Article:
How to handle your salon expansion

If you listen to the success stories of some of the world’s most prolific hair salon owners, you will discover the surprising fact that they all started out small and they worked almost for free before making a name for themselves. Entrepreneurs who now own glamorous hair salon chains all across the United States and get loyal visits from singers and movie stars got into the business by opening a small salon in their neighborhood and became a household name by constantly improving their quality standards, investing in customer service and increasing loyalty.


Sadly, one of the many reasons why small local hair salons do not become successful businesses is that their managers do not know how to handle day-to-day operations once the salon starts to become famous. The change can be overwhelming and it’s easy to lose track of what really matters when helping a small business evolve.


Technology can be your helping hand


Once your small salon starts building a reputation, the first change you will notice is an increase in the number of appointments. This is where things can become a bit disorganized, so make sure you keep a plan of all your appointments. Otherwise, things will get chaotic very quickly and your staff will have to deal with queues, angry clients and bad reviews. Instead of using a notebook, look for the best salon software and add all your appointments there. This way, you’ll have a clear overview of the week ahead of you and plan accordingly. Don’t forget to set up social media pages to increase business exposure and keep in touch with loyal customers.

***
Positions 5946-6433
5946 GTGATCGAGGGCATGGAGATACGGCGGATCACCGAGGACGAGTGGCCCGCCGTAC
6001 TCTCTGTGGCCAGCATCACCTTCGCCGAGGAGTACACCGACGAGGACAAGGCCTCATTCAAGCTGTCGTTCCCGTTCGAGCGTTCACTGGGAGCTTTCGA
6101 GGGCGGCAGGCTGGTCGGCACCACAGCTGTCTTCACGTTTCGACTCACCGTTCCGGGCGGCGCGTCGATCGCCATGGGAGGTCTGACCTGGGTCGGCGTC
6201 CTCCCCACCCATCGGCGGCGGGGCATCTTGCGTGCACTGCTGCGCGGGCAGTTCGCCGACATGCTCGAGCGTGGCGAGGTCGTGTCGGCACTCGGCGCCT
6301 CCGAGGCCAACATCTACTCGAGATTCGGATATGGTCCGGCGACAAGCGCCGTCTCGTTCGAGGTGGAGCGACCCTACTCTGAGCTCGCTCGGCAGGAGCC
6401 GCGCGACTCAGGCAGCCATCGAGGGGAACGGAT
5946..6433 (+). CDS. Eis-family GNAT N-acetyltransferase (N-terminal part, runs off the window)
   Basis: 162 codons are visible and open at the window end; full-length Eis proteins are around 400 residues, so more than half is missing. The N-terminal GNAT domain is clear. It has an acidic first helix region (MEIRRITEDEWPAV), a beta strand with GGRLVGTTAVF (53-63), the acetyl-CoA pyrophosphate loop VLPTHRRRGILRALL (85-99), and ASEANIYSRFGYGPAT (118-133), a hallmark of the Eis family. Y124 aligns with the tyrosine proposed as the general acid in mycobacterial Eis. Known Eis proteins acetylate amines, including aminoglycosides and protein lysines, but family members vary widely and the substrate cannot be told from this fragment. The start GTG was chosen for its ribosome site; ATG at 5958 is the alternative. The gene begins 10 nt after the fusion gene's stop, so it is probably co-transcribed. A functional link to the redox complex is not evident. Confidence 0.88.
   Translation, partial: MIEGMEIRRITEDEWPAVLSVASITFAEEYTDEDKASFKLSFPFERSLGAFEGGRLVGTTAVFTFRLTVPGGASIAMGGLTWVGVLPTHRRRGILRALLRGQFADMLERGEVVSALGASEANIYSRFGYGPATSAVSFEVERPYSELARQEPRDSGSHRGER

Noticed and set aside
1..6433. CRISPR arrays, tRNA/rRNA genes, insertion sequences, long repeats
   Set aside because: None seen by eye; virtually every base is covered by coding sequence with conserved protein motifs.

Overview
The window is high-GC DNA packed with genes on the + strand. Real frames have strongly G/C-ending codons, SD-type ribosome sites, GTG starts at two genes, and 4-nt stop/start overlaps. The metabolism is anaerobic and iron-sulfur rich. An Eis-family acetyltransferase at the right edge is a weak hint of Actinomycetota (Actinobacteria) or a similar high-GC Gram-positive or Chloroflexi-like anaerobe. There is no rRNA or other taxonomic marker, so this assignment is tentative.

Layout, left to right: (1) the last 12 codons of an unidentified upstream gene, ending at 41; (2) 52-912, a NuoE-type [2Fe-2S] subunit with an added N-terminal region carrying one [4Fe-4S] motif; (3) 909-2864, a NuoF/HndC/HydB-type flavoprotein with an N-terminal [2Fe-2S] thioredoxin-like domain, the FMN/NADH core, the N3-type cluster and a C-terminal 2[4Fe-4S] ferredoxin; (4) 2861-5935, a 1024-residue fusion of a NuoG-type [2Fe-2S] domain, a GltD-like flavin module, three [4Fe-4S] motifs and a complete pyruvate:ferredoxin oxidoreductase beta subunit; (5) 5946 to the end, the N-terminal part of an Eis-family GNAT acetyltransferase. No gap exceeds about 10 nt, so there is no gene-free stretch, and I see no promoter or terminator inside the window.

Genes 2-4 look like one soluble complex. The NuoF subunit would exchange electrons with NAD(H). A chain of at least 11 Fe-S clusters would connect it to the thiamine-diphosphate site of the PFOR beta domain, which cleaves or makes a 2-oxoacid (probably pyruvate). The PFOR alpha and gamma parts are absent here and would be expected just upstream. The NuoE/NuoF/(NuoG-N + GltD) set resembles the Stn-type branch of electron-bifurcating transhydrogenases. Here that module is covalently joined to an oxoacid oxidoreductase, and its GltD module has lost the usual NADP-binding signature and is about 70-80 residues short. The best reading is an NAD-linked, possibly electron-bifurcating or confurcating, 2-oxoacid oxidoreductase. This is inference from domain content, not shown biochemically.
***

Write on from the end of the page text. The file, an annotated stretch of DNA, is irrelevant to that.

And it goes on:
Stock up on popular salon products


There more clients you have, the more likely you are to run out of essential hair salon products, such as hairspray, hair masks and hair dye. To prevent your best-selling items from going out of stock, keep track of the inventory by using an online salon app. Not only will you know exactly how many products of each type you have, but you’ll also receive alerts when you are running low on something and need to restock.


Get more staff and invest in their training


One of the biggest mistakes that managers make when starting to expand is keeping the same number of staff members and forcing them to increase the work load in order to increase profit. While this may be an inevitable situation, it’s not one that you should stay into for a long time, because the busier your stylists are, the more likely they are to make mistakes. Although hiring new staff and training them requires an investment, the results are worth it. Consider paying for professional styling classes and once the growth of your salon has become unstoppable, you can even pass on to bigger plans, such as renting a bigger space or possibly even opening a new salon in a key location.